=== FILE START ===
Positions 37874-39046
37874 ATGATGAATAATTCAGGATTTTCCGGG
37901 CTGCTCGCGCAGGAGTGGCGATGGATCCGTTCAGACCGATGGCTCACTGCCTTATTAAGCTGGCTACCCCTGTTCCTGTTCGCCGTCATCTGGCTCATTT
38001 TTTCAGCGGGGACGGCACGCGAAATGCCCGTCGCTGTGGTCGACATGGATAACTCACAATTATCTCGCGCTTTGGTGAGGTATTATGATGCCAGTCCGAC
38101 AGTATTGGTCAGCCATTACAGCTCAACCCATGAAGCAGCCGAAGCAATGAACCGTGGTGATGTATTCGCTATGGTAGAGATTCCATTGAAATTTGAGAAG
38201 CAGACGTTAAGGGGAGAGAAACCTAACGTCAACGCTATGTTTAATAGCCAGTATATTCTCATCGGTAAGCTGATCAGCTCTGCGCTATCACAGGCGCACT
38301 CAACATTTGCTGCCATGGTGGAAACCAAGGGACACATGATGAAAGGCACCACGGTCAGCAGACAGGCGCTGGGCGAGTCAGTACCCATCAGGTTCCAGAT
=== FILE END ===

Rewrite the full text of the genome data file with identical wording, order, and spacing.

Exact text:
Positions 37874-39046
37874 ATGATGAATAATTCAGGATTTTCCGGG
37901 CTGCTCGCGCAGGAGTGGCGATGGATCCGTTCAGACCGATGGCTCACTGCCTTATTAAGCTGGCTACCCCTGTTCCTGTTCGCCGTCATCTGGCTCATTT
38001 TTTCAGCGGGGACGGCACGCGAAATGCCCGTCGCTGTGGTCGACATGGATAACTCACAATTATCTCGCGCTTTGGTGAGGTATTATGATGCCAGTCCGAC
38101 AGTATTGGTCAGCCATTACAGCTCAACCCATGAAGCAGCCGAAGCAATGAACCGTGGTGATGTATTCGCTATGGTAGAGATTCCATTGAAATTTGAGAAG
38201 CAGACGTTAAGGGGAGAGAAACCTAACGTCAACGCTATGTTTAATAGCCAGTATATTCTCATCGGTAAGCTGATCAGCTCTGCGCTATCACAGGCGCACT
38301 CAACATTTGCTGCCATGGTGGAAACCAAGGGACACATGATGAAAGGCACCACGGTCAGCAGACAGGCGCTGGGCGAGTCAGTACCCATCAGGTTCCAGAT